Le Bar a Boeuf (Review)

New French neo-bistro Le Bar a Boeuf offers many reasons to return

had never tried any of the restaurants in The Edgecliff private residences high-rise on the border of Eden Park in East Walnut Hills, but when our city’s most beloved restaurateur, Jean-Robert de Cavel, announced he would be revamping and reopening the space as Le Bar a Boeuf, I knew that would change. 

Based on its track record, the location has seemingly had a tough time keeping a restaurant afloat; it has previously been home to The Edgecliff Room, View and Coach & Four. But if anyone can turn it around, my money is on de Cavel and his team. Although de Cavel is owner and not chef at Le Bar a Boeuf — the chef is Mirko Ravlic, a colleague from Jean-Robert’s Table — the menu is vintage de Cavel and he has overseen every detail of the restaurant. Also prominent at the new place is general manager Richard Brown, a longtime associate of de Cavel and a familiar presence at the city’s best dining venues. 

Le Bar a Boeuf — French slang for “beef bar” — has a lot going for it: a beautiful dining room, a spacious lounge and spectacular panoramic views of the Ohio River. And it won’t be long before the 40-seat patio opens; tables for which I’m sure there will be a great demand.

But high demand could turn into a problem for this operation, thanks to a very small kitchen. It’s one of the quirks about this restaurant’s design: The expansive dining area is served by a terribly cramped cooking space, which will have to produce hundreds of meals a night.

Another unusual feature is the neighborhood, which is entirely residential. The building itself is a 26-story luxury condo high-rise, and several other large condo buildings are within walking distance. As Brown explains, the residents of those condos tend to drop in for drinks or dinner and stay all evening, which makes it hard to manage reservations throughout the hours of business. (In fact, Le Bar a Boeuf only takes reservations at 5:30, 6 or 6:30 p.m., and puts you on a waiting list after that.)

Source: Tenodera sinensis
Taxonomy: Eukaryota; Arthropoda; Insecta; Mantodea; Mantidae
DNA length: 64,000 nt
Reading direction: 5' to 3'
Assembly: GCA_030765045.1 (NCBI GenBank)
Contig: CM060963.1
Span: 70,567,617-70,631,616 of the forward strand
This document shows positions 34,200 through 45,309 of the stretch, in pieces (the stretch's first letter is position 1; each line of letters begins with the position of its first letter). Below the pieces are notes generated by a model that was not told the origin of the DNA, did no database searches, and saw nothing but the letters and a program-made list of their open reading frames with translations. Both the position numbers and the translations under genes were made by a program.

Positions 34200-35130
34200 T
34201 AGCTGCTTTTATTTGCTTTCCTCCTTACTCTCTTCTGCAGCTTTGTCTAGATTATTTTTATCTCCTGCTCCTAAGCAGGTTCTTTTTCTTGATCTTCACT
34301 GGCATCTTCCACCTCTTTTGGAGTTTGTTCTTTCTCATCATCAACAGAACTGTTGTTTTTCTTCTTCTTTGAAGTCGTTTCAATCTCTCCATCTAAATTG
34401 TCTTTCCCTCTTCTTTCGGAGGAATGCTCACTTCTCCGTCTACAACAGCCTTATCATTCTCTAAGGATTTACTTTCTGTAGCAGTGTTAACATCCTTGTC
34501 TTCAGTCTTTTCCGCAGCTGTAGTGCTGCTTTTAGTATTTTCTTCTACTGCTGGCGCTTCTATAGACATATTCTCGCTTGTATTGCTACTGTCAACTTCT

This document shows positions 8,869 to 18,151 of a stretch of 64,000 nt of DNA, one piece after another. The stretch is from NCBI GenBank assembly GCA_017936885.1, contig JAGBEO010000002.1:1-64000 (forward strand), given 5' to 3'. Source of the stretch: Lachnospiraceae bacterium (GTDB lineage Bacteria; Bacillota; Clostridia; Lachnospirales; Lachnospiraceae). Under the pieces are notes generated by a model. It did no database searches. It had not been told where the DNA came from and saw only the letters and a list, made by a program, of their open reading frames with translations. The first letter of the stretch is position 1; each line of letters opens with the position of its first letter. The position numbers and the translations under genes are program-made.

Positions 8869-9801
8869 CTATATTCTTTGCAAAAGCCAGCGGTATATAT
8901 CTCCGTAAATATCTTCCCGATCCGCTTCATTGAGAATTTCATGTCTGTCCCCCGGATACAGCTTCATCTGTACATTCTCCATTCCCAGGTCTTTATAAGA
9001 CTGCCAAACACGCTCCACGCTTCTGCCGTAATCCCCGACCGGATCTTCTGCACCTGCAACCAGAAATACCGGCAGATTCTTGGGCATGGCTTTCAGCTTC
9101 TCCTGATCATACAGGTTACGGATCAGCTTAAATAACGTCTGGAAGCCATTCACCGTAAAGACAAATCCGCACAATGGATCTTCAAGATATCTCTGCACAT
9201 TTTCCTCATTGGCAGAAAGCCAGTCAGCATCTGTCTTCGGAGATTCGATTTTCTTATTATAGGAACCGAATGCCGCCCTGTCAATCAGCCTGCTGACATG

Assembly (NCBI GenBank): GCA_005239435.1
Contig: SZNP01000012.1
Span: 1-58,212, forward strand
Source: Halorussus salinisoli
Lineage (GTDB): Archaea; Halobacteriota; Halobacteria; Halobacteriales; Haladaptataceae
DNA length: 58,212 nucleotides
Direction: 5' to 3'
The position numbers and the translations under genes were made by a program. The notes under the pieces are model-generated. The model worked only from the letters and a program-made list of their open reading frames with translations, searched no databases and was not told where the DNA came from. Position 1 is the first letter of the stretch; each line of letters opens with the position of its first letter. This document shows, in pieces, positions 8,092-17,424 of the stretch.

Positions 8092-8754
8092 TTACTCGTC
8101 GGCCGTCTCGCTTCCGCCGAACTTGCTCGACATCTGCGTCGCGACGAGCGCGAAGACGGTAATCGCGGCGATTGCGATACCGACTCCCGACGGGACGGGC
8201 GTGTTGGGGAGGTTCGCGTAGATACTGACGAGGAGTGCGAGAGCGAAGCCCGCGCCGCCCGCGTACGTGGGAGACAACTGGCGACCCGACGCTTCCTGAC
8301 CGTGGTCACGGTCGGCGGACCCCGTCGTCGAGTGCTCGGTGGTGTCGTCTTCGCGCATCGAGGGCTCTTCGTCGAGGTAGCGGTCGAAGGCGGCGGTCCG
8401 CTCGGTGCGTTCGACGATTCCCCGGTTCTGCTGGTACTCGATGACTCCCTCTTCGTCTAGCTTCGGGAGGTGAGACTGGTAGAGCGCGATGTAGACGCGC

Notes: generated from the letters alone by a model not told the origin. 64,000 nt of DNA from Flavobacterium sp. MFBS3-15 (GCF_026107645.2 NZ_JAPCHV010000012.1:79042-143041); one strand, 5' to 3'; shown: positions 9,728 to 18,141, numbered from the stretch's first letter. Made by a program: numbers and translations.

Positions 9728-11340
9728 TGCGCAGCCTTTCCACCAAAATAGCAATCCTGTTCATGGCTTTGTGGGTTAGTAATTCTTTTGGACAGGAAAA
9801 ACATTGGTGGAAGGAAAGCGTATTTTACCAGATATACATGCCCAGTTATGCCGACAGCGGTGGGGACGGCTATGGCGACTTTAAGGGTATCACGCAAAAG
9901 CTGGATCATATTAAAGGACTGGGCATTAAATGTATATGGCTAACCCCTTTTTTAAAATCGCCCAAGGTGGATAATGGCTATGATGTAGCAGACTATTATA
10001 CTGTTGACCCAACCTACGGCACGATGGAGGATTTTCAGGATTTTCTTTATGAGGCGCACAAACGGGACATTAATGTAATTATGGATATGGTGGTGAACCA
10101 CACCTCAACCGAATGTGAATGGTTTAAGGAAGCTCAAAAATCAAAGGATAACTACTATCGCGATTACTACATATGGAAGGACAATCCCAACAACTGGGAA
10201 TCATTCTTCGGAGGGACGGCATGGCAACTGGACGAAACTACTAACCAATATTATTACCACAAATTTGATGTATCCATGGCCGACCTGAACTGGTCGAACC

We showed up for a 6:30 p.m. reservation and were happy to find a garage under the building for restaurant patrons, which is great in a neighborhood with little or no on-street parking. The view from the bar and dining room really is stunning, and a well-heeled crowd filled almost every table. We were seated promptly and started with interesting cocktails ($11 each) and glasses of wine from a short but clever array of choices ($8-$14). I heartily recommend both the “Sacred Cow” (a bourbon drink) and the lovely Loire Valley Vouvray ($10). 

The raison d’etre of the place is, of course, the “boeuf” — ground meat (beef, bison, lamb, fish or wagyu) served without a bun but with potatoes and veggies, along with a selection of sauces, cheese and garnishes. Two of our party selected from the boeuf menu section and went with the server’s suggestions about how to dress their meat. My husband selected bison, topped with goat cheese and a delicious “forestiere” mushroom-based sauce ($22). It was perfect in every way. The lamb patty topped with a fried egg ($16) disappointed, however, mostly because the meat was overcooked. I’m sure the house would have replaced it but our friend didn’t speak up and ate the whole thing anyway.

I wanted to sample something from the short list of “main course” options — classic French dishes such as calves liver with onions and duck leg confit, each accompanied by potatoes and veggies. My entrée was an excellent trout amandine ($21), perhaps the best plate of the night. The sliced, toasted almonds atop the delicate, lemon-scented fish lit up my taste buds. Another friend ordered the duck ($18), served with forestiere sauce, but we all agreed it wasn’t a successful preparation, at least that night; the meat was dry.

Upon the recommendation of Brown, we split a side order of béchamel mac and cheese with braised beef cheeks ($13). It was insanely rich and utterly fabulous; do give it a try, but don’t expect to finish it unless that’s your main course. 
We managed to try one of the desserts, recommended by our server: a duo of chocolate mousse with crepe ($8). But, truthfully, we were too stuffed to appreciate it. Also on the dessert list is a pot de crème ($7), which was my favorite sweet treat at the former Jean-Ro Bistro, and next time I will sample that.

We couldn’t get to other intriguing menu items, either, including beef barley and fish velouté soups, and an array of creative side dishes and appetizers such as “shrimp Maisonette style” ($11), crab cake ($14), snail en papillote ($12) and beef tongue French dip ($16). More reasons to return!

Le Bar a Boeuf
Go: 2200 Victory Parkway, East Walnut Hills; 
Call: 513-751-2333; 
Hours: 5:30-9:30 p.m. Tuesday-Thursday; 5:30-10:30 p.m. Friday-Saturday.

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